Posts Tagged ‘Tom Cruise’

RICHARD’S WEEKEND MOVIE REVIEWS FROM CP24! FRIDAY SEPTEMBER 29, 2017.

Richard and CP24 anchor Jamie Gutfreund have a look at the weekend’s new movies including the drug addled biopic “American Made,” the real-life-royal dramedy “Victoria & Abdul” and Robert Redford and Jane Fonda in the late-in-life love story “Our Souls at Night.”

Watch the whole thing HERE!

RICHARD’S CTV NEWSCHANNEL WEEKEND MOVIE REVIEWS & MORE FOR SEPTEMBER 29.

Richard sits in with CTV NewsChannel anchor Jennifer Burke to have a look at the Tom Cruise War on Drugs movie “American Made,” the real-life-royal dramedy “Victoria & Abdul” and Robert Redford and Jane Fonda in the late-in-life love story “Our Souls at Night.”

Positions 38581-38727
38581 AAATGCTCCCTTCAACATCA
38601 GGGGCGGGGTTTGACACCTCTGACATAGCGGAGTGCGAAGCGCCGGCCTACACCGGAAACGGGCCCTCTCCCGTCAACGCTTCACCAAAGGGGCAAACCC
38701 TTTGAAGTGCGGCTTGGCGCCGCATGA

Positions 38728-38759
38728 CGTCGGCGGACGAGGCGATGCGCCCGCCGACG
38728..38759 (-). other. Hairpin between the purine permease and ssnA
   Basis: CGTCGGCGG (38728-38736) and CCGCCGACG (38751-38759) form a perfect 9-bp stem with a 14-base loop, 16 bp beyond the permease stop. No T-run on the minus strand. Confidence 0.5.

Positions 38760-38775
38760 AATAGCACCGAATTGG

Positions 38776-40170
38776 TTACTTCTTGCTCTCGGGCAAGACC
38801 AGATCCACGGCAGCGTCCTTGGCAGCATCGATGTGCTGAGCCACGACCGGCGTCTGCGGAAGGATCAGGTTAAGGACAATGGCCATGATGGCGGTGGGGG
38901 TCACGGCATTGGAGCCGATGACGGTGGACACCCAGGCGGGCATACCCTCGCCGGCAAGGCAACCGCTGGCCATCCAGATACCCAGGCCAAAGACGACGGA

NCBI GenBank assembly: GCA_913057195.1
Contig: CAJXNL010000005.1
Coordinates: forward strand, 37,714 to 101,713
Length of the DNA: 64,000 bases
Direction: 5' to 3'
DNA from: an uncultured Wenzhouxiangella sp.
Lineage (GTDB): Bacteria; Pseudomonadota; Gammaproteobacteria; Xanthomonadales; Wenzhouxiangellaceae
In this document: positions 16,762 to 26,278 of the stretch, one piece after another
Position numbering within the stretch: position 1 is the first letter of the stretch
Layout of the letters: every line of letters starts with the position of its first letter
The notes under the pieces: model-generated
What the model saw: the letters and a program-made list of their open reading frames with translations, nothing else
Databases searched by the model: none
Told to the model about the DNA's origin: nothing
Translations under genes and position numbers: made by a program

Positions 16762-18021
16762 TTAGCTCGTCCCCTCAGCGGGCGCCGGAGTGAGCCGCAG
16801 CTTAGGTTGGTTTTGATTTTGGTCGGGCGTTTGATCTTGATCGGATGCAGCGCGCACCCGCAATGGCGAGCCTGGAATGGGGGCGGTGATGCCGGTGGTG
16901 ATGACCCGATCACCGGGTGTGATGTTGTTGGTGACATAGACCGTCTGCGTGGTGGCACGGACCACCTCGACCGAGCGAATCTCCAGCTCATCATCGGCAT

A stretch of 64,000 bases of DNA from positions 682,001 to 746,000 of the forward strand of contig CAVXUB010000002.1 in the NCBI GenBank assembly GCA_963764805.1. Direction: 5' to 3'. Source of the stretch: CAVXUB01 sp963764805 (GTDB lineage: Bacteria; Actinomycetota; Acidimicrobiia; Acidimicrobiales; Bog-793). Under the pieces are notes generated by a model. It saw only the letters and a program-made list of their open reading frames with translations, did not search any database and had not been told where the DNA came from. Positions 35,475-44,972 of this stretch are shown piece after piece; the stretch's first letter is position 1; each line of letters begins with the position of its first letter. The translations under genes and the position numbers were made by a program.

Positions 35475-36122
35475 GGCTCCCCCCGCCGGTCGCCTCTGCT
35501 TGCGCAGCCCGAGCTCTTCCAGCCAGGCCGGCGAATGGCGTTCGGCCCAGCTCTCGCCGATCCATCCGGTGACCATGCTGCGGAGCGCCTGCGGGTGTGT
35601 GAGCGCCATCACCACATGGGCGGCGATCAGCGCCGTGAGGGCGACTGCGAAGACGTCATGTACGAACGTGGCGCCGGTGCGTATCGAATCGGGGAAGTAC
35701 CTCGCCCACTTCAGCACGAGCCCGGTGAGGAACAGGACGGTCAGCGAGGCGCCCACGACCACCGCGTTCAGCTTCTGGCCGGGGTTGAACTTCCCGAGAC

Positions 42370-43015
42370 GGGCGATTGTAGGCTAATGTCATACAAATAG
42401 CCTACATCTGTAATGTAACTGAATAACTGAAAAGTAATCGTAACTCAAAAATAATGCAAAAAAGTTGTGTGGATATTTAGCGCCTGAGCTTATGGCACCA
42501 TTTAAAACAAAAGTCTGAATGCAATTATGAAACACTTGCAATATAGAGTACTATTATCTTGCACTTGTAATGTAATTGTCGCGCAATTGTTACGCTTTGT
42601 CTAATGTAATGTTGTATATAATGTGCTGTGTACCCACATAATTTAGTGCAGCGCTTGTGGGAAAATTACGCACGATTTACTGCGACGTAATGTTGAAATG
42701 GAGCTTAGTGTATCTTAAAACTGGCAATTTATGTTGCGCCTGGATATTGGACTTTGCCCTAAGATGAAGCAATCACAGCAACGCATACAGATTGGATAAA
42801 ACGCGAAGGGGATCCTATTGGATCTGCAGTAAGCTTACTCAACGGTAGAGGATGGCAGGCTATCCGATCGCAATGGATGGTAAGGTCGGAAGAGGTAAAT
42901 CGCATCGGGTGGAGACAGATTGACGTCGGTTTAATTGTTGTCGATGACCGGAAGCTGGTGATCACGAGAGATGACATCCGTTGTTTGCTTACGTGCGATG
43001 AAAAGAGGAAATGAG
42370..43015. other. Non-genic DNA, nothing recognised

Watch the whole thing HERE!

CFRA IN OTTAWA: THE BILL CARROLL SHOW WITH RICHARD CROUSE ON MOVIES!

Richard sits in on the CFRA Morning Show with host Bill Carroll to talk about the drug addled biopic “American Made,” the real-life-royal dramedy “Victoria & Abdul” and Robert Redford and Jane Fonda in the late-in-life love story “Our Souls at Night.”

Listen to the whole thing HERE!

CTVNEWS.CA: “THE CROUSE REVIEW LOOKS AT “AMERICAN MADE” & “VICTORIA & ABDUL”!

A new feature from from ctvnews.ca! The Crouse Review is a quick, hot take on the weekend’s biggest movies! This week Richard looks at the Tom Cruise War on Drugs movie “American Made,” the real-life-royal dramedy “Victoria & Abdul” and Robert Redford and Jane Fonda in the late-in-life love story “Our Souls at Night.”

Watch the whole thing HERE!

Metro in Focus: Hollywood is the winner of the ‘war on drugs’

By Richard Crouse – In Focus

The “war on drugs” is one of the longest battles in American history. In 1971 President Richard Nixon declared drug abuse “public enemy number one,” vowing combat against drug producers and dealers.